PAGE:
Some in the community are concerned the resort is being improved for a sale to a giant company like Vail, which owns some of the largest ski areas in the West and bought Afton Alps east of the Twin Cities in 2012. Vick said that isn't the case.
"This is a family business trying to compete with those mega resorts," he said. "This is what we need to do to survive as a family resort."
Other opposition has focused on altered viewscapes — especially from popular Oberg Mountain looking toward Moose Mountain — clear-cut forests, increased winter traffic on Hwy. 61 and impacts to the Superior Hiking Trail, which puts hikers where Lutsen wants to put skiers on Moose Mountain.
The nonprofit that manages the trail "views staying in place as a nonviable option," and the trail should be relocated off the ski area "with the cost of the relocation to be covered by Lutsen Mountains," the Superior Hiking Trail Association said in a statement last week.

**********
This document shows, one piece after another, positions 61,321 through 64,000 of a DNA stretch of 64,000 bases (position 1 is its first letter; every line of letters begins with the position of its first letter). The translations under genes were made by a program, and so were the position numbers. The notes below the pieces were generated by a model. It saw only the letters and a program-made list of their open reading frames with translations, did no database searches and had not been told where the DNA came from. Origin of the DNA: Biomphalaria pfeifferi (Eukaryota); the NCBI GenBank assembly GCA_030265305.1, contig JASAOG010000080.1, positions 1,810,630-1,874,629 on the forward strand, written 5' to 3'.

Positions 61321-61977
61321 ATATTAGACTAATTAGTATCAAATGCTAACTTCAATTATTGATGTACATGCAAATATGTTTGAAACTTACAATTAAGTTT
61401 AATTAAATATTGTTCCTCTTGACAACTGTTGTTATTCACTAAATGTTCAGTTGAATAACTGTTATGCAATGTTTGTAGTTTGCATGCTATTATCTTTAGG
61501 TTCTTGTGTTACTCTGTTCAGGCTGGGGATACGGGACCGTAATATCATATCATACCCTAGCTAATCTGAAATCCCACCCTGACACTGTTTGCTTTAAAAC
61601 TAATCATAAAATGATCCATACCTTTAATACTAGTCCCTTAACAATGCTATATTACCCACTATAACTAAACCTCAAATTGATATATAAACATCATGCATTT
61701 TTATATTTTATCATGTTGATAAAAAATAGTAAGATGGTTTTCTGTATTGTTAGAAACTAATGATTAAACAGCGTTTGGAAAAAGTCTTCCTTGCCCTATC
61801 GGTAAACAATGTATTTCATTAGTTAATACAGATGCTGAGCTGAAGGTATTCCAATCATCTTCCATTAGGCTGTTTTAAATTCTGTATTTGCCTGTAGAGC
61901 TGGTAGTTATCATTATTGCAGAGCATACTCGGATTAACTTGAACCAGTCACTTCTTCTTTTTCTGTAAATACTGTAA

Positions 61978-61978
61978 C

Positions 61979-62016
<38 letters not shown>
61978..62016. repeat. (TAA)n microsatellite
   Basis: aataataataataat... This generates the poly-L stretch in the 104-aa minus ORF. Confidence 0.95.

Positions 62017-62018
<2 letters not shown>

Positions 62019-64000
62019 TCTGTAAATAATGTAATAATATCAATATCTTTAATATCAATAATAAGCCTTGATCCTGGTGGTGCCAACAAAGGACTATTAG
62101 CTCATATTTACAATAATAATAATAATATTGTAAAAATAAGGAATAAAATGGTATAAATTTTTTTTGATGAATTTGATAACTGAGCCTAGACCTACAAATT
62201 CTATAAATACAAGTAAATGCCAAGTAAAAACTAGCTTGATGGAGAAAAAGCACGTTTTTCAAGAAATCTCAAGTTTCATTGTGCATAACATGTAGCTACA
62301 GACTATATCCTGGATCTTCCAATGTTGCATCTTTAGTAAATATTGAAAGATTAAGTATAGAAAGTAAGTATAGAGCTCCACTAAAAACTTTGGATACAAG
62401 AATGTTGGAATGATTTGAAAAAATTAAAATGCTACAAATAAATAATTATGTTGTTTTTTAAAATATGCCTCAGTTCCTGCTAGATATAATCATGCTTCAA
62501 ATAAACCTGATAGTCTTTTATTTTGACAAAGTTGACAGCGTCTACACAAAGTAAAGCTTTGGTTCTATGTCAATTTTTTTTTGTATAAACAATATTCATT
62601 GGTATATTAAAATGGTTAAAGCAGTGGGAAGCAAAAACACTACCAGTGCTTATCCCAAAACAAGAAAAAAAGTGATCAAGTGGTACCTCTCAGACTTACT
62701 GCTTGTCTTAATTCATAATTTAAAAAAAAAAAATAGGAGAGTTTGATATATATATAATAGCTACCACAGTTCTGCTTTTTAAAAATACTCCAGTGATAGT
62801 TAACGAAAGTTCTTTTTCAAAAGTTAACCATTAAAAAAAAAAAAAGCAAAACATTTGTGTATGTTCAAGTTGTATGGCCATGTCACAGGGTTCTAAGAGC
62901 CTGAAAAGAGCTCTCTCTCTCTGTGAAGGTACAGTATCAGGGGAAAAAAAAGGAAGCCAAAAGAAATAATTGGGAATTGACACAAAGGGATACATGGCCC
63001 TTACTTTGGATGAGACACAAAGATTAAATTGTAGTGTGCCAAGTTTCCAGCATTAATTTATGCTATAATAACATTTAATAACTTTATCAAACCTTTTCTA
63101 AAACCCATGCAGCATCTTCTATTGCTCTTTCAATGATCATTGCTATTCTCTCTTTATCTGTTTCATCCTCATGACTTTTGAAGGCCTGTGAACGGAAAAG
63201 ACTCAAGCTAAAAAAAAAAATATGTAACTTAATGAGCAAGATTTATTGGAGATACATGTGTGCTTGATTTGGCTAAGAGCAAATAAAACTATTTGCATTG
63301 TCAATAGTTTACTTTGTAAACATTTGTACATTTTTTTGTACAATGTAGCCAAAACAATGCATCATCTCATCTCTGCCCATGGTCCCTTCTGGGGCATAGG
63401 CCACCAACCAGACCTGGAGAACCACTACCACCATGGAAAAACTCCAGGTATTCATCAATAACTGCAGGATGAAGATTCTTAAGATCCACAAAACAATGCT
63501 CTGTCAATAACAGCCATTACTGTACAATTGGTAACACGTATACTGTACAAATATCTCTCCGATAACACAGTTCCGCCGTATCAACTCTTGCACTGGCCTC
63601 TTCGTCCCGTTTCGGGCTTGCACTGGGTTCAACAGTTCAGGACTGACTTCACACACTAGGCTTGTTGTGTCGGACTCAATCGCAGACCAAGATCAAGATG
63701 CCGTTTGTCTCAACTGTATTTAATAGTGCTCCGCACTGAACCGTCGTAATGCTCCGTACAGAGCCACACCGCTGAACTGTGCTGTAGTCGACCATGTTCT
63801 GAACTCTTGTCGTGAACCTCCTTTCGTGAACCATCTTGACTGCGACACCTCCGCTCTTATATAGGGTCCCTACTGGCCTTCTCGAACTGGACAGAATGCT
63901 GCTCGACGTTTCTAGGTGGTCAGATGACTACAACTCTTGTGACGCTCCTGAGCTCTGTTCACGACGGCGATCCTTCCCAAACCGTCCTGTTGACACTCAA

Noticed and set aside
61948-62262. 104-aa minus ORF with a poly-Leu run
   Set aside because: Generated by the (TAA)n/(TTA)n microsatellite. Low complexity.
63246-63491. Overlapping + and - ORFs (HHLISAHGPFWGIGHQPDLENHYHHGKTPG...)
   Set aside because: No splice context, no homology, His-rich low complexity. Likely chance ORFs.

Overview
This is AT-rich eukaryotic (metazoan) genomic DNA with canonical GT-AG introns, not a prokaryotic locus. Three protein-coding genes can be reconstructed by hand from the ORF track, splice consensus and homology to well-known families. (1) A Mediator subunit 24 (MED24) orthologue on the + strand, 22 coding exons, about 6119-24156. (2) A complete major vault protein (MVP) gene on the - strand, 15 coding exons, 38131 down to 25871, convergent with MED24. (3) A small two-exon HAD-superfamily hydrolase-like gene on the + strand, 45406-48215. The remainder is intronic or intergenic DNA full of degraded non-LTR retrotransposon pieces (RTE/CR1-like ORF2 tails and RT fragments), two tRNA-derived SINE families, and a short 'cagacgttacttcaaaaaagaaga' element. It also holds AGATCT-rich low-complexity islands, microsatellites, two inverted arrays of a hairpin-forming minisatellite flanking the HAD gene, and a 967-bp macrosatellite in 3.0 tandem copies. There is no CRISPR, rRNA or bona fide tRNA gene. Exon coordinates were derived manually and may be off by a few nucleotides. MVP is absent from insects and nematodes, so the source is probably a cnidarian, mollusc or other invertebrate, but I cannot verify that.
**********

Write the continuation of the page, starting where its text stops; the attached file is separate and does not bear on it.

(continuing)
Vick said the Forest Service's expansion alternative was created in part due to the association's concerns, and Lutsen's proposal included covering costs of a reroute.
"This is a draft review, so the dialogue is still open," he said.
No matter the Forest Service's decision, which could come later next year, supporters and opponents of the expansion agree that if Lutsen Mountains wants to grow, more housing has to be built. A severe lack of housing already contributes to staff shortages in the area and is a major barrier to recruiting year-round and seasonal workers.
"It has to be collaborative, a collection of individuals and businesses building the housing that is needed," said Haussner at Caribou Highlands. "A lot of work is being done about bigger plans for housing."
Brooks Johnson • 218-491-6496